Acrylic, Metal and Biker Chicks: New Twist on the Basic Cuff

Actually there were no biker chicks (that I know of) in last weekend’s class on “Acrylic Cuffs”. Many of the spikes you see in the photos below are unfinished bolts – still a little work to do on some of them, but an easy final step.

Students And Their Work - Cuffs And Acrylic Class

Students And Their Work - Cuffs And Acrylic Class

Additional Student Work - Cuffs And Acrylic Class

What a joy it is to change up the materials we use in making jewelry – seems to bring along stimulating ideas and fruitful challenges. Do you feel like playing with acrylic in your work? The following information may help you……

Are there any safety issues in working with acrylic?
Heat under a fume hood or stand upwind outside – the fumes are not good for you. Wear a dust mask when sanding and sawing. When heated, the acrylic is very hot – use thick leather garden gloves or thick kitchen mitts (not to be returned to the kitchen). The garden gloves make it easier to pick up the acrylic.

Where do you get sheets of acrylic?

Ridout Plastics in San Diego and online. A 4×6” sample set is a good option. You won’t likely need large pieces for jewelry making unless you do production work. You can also get rods and other interesting shapes.

If you live in San Diego, check out the Ridout scrap bin at the front door. It is refilled every Monday morning. 5535 Ruffin Rd., San Diego California 92123, 858.560.1551 or 800.383.1551

How do you cut the acrylic?
A #1 saw blade for the jeweler’s saw works well cutting fairly thin sheets (this is what we used in class). You can also consider using spiral blades – the teeth resist clogging with plastic particles. If you are cutting large sheets consider using a blade.

How do you shape the acrylic?
We used a Chicago heat gun from Harbor Freight. The gun heats up to 1100 degrees so be very careful when using it. On top of a fire resistant surface (i.e., fire bricks) heat the acrylic until it slumps. Place it immediately on a form (the top of a cuff, in a metal mold such as a dapping dieor a swage, etc.) The acrylic will take the shape of the object you subject it to (within reason). When it is flat you may have to guess when it is soft enough to form. If you end up with a shape you don’t want, reheat. Avoid overheating as the acrylic can blister.

Can you join two different pieces of acrylic together?
This information is from the Ridout website:

“Plastics that can be dissolved by a chemical are generally glueable, while those that are not dissolved cannot be glued.

A quick test you can do at home: Find some nail-polish remover (acetone) and test a very small area on the plastic you would like to glue. If it gets sticky, then Ridout Plastics has a solvent adhesive that will work! If the acetone simply dries up, you have a problem. Your choices will be: mechanically fasten the plastic, ultra-sonic welding, or hot-air welding (that should be interesting – CF comment). Most chemical tanks are made of polypropylene or polyethylene and will not glue. PVC and ABS will glue (like your sprinkler pipes). Engineering plastics for the most part cannot be glued with adhesive, unless a contact adhesive is acceptable for your application”.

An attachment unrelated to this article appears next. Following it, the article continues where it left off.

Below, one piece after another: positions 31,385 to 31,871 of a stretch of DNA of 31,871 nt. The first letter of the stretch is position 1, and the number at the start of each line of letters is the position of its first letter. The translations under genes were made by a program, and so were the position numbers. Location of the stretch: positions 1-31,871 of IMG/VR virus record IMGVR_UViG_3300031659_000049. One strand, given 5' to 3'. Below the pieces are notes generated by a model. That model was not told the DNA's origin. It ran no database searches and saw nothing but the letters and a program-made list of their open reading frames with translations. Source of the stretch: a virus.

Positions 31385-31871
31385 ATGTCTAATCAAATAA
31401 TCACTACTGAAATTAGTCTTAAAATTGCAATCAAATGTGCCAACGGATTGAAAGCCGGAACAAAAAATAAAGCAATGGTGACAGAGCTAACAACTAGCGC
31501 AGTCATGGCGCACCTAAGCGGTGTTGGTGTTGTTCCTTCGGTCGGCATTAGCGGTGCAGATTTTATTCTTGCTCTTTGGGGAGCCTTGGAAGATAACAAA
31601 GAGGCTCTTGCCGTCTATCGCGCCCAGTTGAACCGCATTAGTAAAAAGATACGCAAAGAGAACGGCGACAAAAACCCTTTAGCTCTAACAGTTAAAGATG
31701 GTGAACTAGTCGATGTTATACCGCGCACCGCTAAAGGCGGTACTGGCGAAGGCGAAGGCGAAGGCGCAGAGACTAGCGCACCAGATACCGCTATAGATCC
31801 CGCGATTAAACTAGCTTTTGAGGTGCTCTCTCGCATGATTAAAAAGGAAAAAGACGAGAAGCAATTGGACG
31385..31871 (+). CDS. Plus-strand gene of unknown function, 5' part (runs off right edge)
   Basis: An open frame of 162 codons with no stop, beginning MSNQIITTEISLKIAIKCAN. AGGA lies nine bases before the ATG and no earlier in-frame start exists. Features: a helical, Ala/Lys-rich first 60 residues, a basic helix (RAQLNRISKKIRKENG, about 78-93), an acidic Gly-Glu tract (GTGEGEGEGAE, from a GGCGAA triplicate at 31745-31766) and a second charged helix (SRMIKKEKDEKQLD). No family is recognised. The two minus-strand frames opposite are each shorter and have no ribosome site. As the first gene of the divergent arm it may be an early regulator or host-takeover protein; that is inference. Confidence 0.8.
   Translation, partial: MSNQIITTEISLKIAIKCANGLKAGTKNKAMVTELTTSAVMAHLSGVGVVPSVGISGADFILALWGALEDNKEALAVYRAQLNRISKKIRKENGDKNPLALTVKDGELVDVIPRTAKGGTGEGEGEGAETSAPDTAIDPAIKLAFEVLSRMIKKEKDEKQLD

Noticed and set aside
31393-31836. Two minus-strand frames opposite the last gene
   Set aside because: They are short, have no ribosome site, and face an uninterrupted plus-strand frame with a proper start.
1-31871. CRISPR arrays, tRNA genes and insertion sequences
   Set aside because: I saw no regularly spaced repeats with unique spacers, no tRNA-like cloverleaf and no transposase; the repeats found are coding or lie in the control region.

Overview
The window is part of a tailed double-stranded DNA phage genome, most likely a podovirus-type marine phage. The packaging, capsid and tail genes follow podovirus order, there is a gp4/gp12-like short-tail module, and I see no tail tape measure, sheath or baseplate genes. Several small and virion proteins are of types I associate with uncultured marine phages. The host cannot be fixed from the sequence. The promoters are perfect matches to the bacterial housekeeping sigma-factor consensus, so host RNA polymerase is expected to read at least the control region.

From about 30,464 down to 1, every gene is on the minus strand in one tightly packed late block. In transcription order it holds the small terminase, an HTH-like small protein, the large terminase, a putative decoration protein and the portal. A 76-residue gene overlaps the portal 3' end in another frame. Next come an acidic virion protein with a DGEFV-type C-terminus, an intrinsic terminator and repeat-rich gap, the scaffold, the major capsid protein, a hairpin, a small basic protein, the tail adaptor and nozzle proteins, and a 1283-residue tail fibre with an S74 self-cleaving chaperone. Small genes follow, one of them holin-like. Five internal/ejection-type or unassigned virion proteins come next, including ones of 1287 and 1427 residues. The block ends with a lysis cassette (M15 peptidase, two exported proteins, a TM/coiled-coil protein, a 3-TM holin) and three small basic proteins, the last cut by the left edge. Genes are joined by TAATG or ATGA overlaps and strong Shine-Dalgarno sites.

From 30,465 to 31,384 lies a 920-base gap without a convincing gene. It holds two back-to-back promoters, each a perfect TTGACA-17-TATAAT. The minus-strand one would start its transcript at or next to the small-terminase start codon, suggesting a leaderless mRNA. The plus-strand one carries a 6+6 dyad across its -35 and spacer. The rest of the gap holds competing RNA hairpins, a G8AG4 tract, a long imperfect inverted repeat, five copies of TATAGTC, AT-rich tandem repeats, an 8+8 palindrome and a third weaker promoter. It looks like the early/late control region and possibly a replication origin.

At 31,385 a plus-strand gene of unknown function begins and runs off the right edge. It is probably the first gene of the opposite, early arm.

I have had mixed results with gluing different pieces together. In several pins I made that are flat, I had no problem. The cuff you see below cracked as I cinched down the acrylic to the cuff. It is not obvious by looking at the cuff that this occurred.

The glue needs to set up for 24-48 hours.

What adhesives work with Plastics?

Check out this link to the Ridout Plastics website.

What do you do to get rid of scratches?
Solution from the Ridout website:
“Sand the affected area with 400 Wet/Dry, then 600 Wet/Dry. Use a buffing wheel on your drill with the Plastic Buffing Compound or White Diamond (note from Connie – wear a particulate mask because WD contains silica) as Rouge is too fine, to restore the shine. Let the compound do the work – do not press hard or you will “burn” the compound into the plastic.”

You can use sand paper to achieve a frosted look.

How do you connect the plastic to the metal?
There are a number of cold connections that you can use: mini bolts, tube rivets, tabs and wire rivets.

Have fun and if you decide to give this a try please send your experience or images along to me at

Additional Resources:

Look for directions for Deb Jemmott’s acrylic bracelets in a new book coming out. I will post the information on my blog when it is available.

The Art of Jewelry: Plastic & Resin: Techniques, Projects, Inspiration – Debra Adelson.

500 Plastic Jewelry Designs: A Groundbreaking Survey of A Modern Material – Lark Books

Acrylic And Sterling Silver Cuff By Connie Fox

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